As this election year comes to it’s conclusion, experts are forecasting that this run for the White House, and for control of Capitol Hill, will be the most extensively corporate-influenced race in living memory, and foreign corporations are playing a major role.
More than one in five of Britain’s largest corporations are funneling political donations to their preferred candidate ahead of next month’s U.S. elections. British multinationals such as HSBC, Barclays, Experian, Prudential, GlaxoSmithKline, AstraZeneca, BP, Shell and BAE all have political action committees (PACs) that channel donations from employees to US politicians. The UK is now the biggest hub for non-US multinationals seeking to exert influence over American politics.
14 of the top 50 most active foreign-controlled PACs have parent groups listed in London, according to Washington group the Center for Responsive Politics. Despite this, some FTSE 100 groups continue to claim in annual reports that they do not make political donations. They are able to get away with it because PACs receive their funds from US employees and only use company funds to cover administrative costs. PACs are usually staffed by company lobbyists, who distribute contributions in line with the company’s agenda.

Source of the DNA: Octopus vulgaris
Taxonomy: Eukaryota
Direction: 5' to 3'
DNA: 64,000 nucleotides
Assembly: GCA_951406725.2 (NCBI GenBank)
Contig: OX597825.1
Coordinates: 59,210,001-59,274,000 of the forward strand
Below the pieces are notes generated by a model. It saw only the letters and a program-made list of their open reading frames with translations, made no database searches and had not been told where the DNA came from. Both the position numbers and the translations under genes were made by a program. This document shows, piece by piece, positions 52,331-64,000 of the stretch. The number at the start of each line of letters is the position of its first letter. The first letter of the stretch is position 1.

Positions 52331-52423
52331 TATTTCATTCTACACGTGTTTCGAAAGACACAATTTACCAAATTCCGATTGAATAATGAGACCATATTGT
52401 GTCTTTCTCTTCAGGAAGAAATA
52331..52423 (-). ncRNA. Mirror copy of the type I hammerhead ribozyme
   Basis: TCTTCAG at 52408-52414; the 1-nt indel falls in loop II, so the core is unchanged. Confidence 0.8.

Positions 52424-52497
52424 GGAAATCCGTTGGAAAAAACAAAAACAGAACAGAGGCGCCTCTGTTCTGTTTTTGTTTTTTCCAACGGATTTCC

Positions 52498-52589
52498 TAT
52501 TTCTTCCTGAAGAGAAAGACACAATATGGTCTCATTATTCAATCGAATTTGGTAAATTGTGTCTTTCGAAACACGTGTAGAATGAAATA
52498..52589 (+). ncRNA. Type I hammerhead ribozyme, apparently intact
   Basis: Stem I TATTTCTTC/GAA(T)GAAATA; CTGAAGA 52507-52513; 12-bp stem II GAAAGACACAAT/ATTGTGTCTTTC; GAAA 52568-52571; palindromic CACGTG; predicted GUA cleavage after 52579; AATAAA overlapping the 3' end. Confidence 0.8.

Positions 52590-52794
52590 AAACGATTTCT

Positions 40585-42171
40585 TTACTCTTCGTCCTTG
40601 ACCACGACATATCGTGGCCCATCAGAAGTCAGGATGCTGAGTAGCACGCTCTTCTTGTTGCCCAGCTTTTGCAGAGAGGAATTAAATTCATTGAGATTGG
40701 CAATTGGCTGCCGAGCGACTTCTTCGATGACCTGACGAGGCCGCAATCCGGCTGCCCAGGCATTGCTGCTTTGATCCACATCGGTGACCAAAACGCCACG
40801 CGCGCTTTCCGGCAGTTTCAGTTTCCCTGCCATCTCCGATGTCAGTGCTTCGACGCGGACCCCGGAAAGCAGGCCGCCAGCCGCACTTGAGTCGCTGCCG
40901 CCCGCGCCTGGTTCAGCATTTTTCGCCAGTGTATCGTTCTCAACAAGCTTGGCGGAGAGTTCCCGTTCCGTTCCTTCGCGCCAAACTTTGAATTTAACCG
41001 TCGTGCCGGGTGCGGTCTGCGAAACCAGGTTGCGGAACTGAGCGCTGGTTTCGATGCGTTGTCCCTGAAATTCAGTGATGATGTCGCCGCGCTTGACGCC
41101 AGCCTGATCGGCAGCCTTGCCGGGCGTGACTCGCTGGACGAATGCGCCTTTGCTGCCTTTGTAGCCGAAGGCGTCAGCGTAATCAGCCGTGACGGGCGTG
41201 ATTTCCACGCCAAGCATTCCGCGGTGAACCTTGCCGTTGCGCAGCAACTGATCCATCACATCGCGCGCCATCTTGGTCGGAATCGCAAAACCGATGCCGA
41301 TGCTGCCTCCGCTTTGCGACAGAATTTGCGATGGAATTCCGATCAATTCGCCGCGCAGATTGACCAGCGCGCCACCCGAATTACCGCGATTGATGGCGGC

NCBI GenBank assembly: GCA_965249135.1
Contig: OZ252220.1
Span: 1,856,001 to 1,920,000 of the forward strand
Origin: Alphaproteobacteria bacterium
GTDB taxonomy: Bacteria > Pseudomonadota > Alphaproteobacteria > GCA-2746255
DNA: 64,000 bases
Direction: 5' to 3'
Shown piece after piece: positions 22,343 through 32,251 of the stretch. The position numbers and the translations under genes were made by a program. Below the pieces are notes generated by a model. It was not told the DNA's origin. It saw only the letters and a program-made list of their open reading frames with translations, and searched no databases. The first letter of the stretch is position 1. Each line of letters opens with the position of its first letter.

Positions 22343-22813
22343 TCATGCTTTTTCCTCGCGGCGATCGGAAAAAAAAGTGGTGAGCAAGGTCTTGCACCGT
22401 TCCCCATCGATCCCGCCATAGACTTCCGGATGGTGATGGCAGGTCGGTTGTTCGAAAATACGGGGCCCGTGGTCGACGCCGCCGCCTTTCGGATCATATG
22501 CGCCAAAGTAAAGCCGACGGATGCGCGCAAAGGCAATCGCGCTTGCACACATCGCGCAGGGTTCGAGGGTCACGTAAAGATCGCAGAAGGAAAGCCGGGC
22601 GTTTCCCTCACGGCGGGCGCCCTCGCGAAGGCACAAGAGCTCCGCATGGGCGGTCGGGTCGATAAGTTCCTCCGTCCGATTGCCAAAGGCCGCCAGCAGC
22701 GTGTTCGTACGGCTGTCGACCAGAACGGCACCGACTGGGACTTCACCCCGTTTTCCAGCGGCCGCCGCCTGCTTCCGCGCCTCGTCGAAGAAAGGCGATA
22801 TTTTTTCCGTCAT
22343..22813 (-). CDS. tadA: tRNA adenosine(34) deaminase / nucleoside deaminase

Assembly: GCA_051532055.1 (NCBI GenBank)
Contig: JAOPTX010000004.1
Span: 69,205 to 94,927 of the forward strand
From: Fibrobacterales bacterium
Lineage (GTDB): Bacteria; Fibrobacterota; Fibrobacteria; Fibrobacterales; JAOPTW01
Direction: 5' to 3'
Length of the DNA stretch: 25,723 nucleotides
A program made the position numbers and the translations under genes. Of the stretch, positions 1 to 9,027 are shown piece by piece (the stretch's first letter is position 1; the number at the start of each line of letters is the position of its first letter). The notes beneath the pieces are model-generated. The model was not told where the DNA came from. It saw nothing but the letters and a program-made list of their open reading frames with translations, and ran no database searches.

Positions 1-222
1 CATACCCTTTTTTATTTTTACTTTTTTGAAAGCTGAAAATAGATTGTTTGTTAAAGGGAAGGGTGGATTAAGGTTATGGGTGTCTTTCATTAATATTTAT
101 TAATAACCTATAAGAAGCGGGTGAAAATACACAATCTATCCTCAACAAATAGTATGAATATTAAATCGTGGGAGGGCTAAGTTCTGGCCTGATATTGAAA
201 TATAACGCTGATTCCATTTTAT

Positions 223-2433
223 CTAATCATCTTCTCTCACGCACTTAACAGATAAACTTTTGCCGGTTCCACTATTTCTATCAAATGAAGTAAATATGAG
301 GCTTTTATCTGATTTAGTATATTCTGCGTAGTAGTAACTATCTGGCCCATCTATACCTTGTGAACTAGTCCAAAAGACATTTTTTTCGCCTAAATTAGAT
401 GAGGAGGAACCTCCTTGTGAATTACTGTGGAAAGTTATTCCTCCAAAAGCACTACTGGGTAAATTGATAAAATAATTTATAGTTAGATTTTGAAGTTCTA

“The door has been pushed wide open to the abuses we had during Watergate,” says Bruce Freed, president of the Washington-based Center for Political Accountability. “Company shakedowns, massive amounts of money being given privately and much more.”
High-profile donors include Experian chief executive Don Robert, who contributed to the credit check group’s 78% Republican-leaning PAC; BP chief executive Bob Dudley, who gives to the oil major’s 71% Republican-leaning PAC; and former AstraZeneca chief executive David Brennan, who, until he resigned in April, gave to the group’s 54% Republican-leaning PAC.